The person acting as gate keeper or any other officer of the prison, examines anything carried in or out of the prisons, may stop and search or caused to be searched any person, suspected of bringing any prohibited article into or out of the prison and if any article or prohibited activity be observed, gives immediate notice thereof, to the jail superintendent. He is under the general control of the jail superintendent. At present, the administrative set up of jails is headed by IG of Prisons who is the executive head of the Punjab Jails department. The DIG is assisted by AIG of prisons, senior superintendents, superintendents, deputy superintendents, welfare officers, a clerk, header warders and class IV staff. All the 7 central jails, 10 District Jails and sub jails are managed by departmental staff.
6. Categorized Prisoners
In jails in Punjab State, prisoners are categorized according to their nature of crime and the nature of sentence they given. They have given different treatments, according to the sentence they undergoing. The different categories of prisoners in Punjab jails are given following.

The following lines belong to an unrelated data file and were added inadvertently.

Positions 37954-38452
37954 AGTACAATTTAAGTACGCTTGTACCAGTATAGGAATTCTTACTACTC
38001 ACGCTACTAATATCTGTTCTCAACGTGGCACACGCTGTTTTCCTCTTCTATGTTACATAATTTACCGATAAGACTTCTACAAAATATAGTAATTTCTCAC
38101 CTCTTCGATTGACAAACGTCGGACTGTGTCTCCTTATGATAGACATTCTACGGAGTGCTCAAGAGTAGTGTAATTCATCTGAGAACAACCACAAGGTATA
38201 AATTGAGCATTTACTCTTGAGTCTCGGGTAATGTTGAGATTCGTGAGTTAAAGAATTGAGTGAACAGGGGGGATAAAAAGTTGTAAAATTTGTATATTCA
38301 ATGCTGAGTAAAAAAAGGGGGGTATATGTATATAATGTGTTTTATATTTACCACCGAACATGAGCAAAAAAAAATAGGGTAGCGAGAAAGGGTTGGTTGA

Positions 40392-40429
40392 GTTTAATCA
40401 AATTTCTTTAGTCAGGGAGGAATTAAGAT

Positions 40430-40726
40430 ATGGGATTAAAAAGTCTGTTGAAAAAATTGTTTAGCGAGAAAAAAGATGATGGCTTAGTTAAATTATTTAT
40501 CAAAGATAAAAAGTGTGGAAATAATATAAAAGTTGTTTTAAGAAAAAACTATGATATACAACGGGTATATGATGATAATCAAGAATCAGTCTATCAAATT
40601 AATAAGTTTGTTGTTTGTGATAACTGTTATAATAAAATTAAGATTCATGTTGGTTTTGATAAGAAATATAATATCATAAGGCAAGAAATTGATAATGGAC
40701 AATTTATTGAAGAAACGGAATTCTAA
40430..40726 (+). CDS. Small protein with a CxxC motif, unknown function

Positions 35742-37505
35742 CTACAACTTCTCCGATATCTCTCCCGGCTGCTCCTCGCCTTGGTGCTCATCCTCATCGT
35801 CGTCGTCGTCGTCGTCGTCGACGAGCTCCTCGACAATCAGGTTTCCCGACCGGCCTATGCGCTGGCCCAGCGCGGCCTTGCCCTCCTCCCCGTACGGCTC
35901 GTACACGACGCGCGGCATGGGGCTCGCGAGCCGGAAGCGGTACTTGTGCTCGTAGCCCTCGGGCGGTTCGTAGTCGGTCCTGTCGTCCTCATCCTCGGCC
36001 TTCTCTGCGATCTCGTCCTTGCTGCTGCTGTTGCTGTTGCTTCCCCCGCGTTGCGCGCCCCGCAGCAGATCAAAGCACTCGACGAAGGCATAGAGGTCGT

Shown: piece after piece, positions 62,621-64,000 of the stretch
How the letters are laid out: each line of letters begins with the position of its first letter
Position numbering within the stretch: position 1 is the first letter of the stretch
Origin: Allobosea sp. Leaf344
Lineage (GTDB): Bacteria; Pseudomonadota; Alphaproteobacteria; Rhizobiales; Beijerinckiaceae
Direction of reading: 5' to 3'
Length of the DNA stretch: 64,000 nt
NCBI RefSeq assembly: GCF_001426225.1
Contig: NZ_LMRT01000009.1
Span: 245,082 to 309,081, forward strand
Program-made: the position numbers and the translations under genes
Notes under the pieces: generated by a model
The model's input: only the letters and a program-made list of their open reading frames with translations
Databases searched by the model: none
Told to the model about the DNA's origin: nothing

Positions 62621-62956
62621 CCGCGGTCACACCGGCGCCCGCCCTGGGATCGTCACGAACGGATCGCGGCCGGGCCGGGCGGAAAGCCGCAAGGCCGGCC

Under trials prisoners are those who are under judicial remand. And the one time judicial remand is for 14 days. These prisoners are supposed to remain idle.
Convicts: Convicts are further divided in two categories, according to their sentence:
i. Rigorous Imprisonment: The prisoners who are sentenced to rigorous imprisonment have to do labour for 8 hours daily in the jail.
ii. Simple Imprisonment: They are just to remain idle as undertrials. But if they are willing to work and give written undertaking to work, they can work.
Condemned Prisoners: The condemned prisoners are awarded with death sentence. They are kept separate in the jails. In Gumtala Central Jail, Amritsar, there are six condemned prisoners and they are waiting for their execution since 14 years.
Inter Varies: Inter varies are those foreigner prisoners who are completed their provided sentence but are kept in Transit camp of jail, till their depository.
6.1. Works Being Assigned To Prisoners
The prisoners who are supposed to works in the jail during their imprisonment, do various different works in different fields i.e. in kitchen, agriculture, jail factory and other jobs or work, according to their education, qualification and social status i.e. to operate computer, to teach the classes in education block in jails etc.